Confessions of a lifelong introvert
Today I feel better than usual. Today I realized something about myself, saw what I am more clearly than I have ever before seen myself; I am an introvert.
I’m fairly skilled at hiding the fact that I’m an introvert, and all but my closest friends, and my wife, would likely be surprised by this revelation. In fact, I’m so adept at hiding my own introversion, that the discovery even shocks me.
By introvert, I do not necessarily mean that I cannot be around people, only that being forced to engage with people whom I do not completely trust is a painful, exhausting ordeal. This sort of engagement condemns me to interact when I would prefer to disengage.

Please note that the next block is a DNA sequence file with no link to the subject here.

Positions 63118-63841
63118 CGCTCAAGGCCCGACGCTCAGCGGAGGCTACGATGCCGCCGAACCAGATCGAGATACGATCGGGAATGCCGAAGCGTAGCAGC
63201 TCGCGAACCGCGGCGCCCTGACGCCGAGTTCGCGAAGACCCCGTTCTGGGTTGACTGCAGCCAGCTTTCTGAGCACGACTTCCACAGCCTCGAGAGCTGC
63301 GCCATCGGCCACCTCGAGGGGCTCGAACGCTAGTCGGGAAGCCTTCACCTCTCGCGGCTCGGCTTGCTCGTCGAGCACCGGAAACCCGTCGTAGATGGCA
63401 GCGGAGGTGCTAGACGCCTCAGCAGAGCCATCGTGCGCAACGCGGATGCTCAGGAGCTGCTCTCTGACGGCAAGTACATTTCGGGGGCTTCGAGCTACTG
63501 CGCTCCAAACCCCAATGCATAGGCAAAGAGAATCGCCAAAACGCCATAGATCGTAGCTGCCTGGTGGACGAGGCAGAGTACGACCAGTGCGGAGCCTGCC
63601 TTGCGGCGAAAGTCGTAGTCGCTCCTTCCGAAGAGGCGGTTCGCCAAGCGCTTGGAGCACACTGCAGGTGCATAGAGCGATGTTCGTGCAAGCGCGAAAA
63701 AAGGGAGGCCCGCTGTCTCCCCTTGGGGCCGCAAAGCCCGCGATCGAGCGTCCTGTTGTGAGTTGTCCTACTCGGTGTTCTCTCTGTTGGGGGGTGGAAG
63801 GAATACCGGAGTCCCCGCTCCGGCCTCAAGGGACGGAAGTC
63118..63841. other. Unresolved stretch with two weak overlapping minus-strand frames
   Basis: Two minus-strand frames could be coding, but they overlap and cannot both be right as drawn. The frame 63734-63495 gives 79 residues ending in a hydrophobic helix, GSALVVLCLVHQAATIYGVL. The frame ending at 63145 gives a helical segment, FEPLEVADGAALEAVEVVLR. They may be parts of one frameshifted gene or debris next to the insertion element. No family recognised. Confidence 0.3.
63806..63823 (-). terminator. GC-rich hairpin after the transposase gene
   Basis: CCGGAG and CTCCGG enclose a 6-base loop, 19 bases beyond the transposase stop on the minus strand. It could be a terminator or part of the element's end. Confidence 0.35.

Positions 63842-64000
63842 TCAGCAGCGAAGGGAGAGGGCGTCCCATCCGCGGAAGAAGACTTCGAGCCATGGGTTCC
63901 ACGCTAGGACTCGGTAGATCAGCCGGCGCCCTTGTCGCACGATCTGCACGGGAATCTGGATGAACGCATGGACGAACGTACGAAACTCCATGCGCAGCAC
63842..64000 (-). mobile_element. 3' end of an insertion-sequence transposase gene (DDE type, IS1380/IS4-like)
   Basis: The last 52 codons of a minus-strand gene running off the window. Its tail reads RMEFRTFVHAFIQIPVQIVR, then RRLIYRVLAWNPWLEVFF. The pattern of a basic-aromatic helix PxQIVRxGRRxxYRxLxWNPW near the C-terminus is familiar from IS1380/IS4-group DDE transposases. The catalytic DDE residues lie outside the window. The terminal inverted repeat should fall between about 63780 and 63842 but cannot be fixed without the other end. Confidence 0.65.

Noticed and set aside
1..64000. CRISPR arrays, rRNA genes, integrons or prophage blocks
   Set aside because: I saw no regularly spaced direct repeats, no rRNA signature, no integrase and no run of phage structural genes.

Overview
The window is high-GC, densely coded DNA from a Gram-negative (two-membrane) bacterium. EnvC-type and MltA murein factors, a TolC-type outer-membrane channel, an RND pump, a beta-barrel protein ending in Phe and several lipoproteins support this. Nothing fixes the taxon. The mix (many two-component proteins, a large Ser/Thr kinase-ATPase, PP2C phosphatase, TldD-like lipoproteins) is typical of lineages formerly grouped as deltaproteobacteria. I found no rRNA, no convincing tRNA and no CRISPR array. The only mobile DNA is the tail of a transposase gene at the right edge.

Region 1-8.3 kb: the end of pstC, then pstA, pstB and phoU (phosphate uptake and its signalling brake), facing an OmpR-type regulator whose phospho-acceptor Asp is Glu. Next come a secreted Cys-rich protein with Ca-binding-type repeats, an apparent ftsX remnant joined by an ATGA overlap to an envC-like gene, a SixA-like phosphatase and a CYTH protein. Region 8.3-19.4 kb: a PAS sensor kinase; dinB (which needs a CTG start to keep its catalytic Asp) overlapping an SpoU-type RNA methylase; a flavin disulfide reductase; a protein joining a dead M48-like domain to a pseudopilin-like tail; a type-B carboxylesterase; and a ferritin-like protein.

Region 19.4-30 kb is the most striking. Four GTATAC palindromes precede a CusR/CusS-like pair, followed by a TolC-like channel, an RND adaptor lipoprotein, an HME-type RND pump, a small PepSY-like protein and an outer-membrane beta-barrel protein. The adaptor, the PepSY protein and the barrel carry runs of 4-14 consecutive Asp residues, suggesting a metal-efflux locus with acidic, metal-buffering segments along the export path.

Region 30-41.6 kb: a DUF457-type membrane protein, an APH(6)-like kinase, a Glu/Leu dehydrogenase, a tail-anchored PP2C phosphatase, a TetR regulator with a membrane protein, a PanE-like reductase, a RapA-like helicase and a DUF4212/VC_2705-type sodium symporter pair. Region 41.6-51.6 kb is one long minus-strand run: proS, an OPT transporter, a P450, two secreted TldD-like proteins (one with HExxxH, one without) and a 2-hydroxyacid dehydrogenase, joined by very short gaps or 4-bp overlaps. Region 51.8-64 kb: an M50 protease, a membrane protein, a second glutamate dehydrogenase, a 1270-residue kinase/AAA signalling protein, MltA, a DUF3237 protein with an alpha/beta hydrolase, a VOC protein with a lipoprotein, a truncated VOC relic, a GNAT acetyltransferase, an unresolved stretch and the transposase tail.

I discovered this fact about myself while examining the cause for my discomfort in the Army. I do well at everything the Army asks me to do, but I never feel comfortable. Hardly ever a day of peace. Then it came to me, as if on the Damascus Road. The Army celebrates extroversion almost as much as a Gay Pride parade. Not only are the top NCOs extreme extroverts, but introverts are actually quite severely punished. I’ve seen NCOs relieved of duty for not yelling at soldiers. NCOs are expected to scream and rant and rave. They are supposed to have strong personalities. That’s ‘leadership.” Believe me, it takes an extreme extrovert to eyeball a complete stranger from across the street and yell at him for not wearing his patrol cap correctly.